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The most compatible houseplants for your home

Having plants isn’t just for people with large, lush backyards. Amateur gardening is for everyone, even those that have grass-free landscaping or live in an apartment. Houseplants are the answer to your wish for an indoor forest! There are quite a few plants that thrive indoors and add a lavish touch to any space.

Woman tending to potted plants indoors
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What are the best indoor plants?

Deciding on the “best” indoor plant is dependent on, well … you! Where is your dwelling located in terms of the sun? Does it get direct sun exposure through any window? How much experience do you have with horticulture? Are you interested in putting your plants outside for part of the year? All of these factors should be taken into account when picking a houseplant that will grow great with your fostering.

With that in mind, here are a few plants that generally do well indoors (although they aren’t all the simplest to care for!):

  • Anthurium: Light green leaves and cupped greenish-pink flowers
  • Brazilian fireworks: Demanding plant with long green leaves and deep red flowers
  • Oxalis: Dark purple leaves and light lavender blooms
  • Peace lily: Bright green leaves and spiked, cupped white flowers
  • Silver vase: White and green striped leaves and pink blooms with many petals

What are some great low-maintenance houseplants?

If you’re new to gardening, you might be interested in starting off with a plant that is relatively easy to care for. “Easy to care for” here means plants that aren’t particular about their soil, don’t need a lot of water, and don’t have to be moved between the sun and shade often, if at all. Here are some options that fit this criteria:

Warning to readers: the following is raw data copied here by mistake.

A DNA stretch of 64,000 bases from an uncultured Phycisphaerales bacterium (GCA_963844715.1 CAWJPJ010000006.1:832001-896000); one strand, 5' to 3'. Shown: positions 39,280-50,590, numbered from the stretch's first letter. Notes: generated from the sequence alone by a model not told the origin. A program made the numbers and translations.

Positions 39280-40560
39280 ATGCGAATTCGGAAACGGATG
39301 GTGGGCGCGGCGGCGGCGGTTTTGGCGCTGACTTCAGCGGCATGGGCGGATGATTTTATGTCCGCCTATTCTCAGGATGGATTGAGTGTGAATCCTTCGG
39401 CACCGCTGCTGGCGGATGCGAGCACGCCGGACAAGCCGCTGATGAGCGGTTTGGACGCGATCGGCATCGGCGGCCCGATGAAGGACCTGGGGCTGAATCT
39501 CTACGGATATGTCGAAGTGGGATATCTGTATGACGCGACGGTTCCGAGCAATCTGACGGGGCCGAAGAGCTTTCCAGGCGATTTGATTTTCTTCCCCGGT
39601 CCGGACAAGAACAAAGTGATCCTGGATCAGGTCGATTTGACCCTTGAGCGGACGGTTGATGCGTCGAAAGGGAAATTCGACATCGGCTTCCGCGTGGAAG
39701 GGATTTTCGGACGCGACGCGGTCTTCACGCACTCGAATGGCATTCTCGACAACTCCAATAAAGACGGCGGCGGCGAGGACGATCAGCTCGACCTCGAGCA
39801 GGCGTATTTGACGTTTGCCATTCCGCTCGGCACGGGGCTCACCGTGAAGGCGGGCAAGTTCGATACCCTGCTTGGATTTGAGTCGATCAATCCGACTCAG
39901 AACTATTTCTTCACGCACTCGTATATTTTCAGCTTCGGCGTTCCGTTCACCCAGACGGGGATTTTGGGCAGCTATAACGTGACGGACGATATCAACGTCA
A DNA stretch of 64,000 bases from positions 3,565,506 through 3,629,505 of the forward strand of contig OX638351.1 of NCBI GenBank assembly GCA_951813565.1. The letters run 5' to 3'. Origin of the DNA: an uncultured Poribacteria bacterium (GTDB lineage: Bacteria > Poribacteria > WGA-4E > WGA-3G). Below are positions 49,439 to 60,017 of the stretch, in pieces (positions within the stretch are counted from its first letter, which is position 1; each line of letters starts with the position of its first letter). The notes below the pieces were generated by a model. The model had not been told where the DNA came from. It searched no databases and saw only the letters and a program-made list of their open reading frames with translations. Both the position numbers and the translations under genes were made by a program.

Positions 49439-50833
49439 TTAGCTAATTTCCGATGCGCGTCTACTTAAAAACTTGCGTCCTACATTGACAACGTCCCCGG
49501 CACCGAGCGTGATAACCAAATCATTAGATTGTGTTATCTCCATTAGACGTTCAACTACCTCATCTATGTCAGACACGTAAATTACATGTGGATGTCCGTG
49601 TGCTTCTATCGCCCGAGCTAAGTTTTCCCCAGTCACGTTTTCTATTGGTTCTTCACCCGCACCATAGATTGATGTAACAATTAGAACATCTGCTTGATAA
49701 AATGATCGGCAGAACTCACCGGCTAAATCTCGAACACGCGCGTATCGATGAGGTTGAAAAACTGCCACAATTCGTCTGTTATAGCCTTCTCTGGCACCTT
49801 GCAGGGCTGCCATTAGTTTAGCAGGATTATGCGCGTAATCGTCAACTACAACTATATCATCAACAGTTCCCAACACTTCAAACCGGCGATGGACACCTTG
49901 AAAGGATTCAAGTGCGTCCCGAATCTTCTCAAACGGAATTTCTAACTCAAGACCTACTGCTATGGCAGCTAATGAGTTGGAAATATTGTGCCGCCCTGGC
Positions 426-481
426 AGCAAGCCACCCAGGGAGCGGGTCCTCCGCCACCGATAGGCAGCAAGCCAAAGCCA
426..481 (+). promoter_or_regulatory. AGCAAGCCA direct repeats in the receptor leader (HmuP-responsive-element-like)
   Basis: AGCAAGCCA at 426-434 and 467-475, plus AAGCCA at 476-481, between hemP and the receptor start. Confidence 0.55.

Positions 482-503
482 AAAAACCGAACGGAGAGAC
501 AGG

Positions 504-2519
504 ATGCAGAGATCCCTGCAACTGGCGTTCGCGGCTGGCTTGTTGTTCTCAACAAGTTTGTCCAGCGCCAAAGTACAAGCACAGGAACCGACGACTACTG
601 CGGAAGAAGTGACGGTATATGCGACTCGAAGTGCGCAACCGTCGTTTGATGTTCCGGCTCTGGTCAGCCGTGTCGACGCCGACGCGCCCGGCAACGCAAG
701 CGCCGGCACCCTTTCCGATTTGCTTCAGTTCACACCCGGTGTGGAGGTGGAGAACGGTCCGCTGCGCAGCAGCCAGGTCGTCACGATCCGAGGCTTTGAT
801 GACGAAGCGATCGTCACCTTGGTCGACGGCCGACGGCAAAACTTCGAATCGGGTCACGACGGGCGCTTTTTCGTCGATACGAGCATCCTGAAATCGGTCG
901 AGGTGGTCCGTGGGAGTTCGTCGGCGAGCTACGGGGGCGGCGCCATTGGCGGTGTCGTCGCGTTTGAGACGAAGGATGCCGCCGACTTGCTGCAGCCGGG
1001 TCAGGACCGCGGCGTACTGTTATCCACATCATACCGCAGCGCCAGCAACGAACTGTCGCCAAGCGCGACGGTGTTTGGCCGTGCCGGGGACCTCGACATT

• Aloe vera: Air-purifying, skin-soothing spiky succulent that loves the sun
  • Croton: Orange and yellow marked red and green leaves; needs indirect light
  • Monstera deliciosa: Beautiful, large, green leaves with a cutout appearance; only needs indirect light and occasional watering
  • Philodendron: Trailing, deep green, heart-shaped leaves; exceptionally easy to care for and can be aptly pruned
  • Pothos: Air filter that can also grow to be quite long, with bright green leaves

Should you grow different houseplants in the same pot?

Different houseplants can definitely be grown in the same pot. Just be mindful that the plants you choose to share a home must have the same growth requirements; that is, they should require a similar amount of water and light and a similar type of soil. Having houseplants share a container can get complicated, though — they may need to be transferred to a larger pot or separated if their root systems start to get entangled.

Remember that if you place two plants in the same container, neither will grow as large as they would if they were grown individually. Growing plants together may be more time consuming and error prone than if growing them separately.

Which houseplants grow well together?

Ideas for various plants to grow together include these types:

  • African violets
  • Creeping plants (like ivy)
  • Herbs
  • Orchids
  • Succulents (cacti, aloe vera)

Don’t grow all of those together! Just grow types of each together. You will probably find that your miniature biomes thrive as a group. These unique group gardens work great in themed rooms and as presents for plant-loving people.

Row of cacti and succulent plants in pots
Image used with permission by copyright holder

How are houseplants cared for?

The most important part of growing houseplants successfully is closely replicating the plants’ natural living conditions. For instance, plants that are native to tropical regions probably need humidity for ideal growth. Don’t be disappointed if a plant that is non-native to your area is difficult to grow indoors. Research the growth requirements of each plant you plan to grow before purchasing seeds or seedlings.

But generally, most plants only need to be watered when their soil is dry — and succulents even less than that. Transfer greens to new containers when they appear to outgrow their current homes. There should be at least a few inches of soil surrounding a plant’s stem.

Growing and maintaining houseplants doesn’t have to be complicated. It can be a painless process to make your living space greener. Enjoy your interior landscaping venture; hopefully, one plant will be the start of a grand garden!

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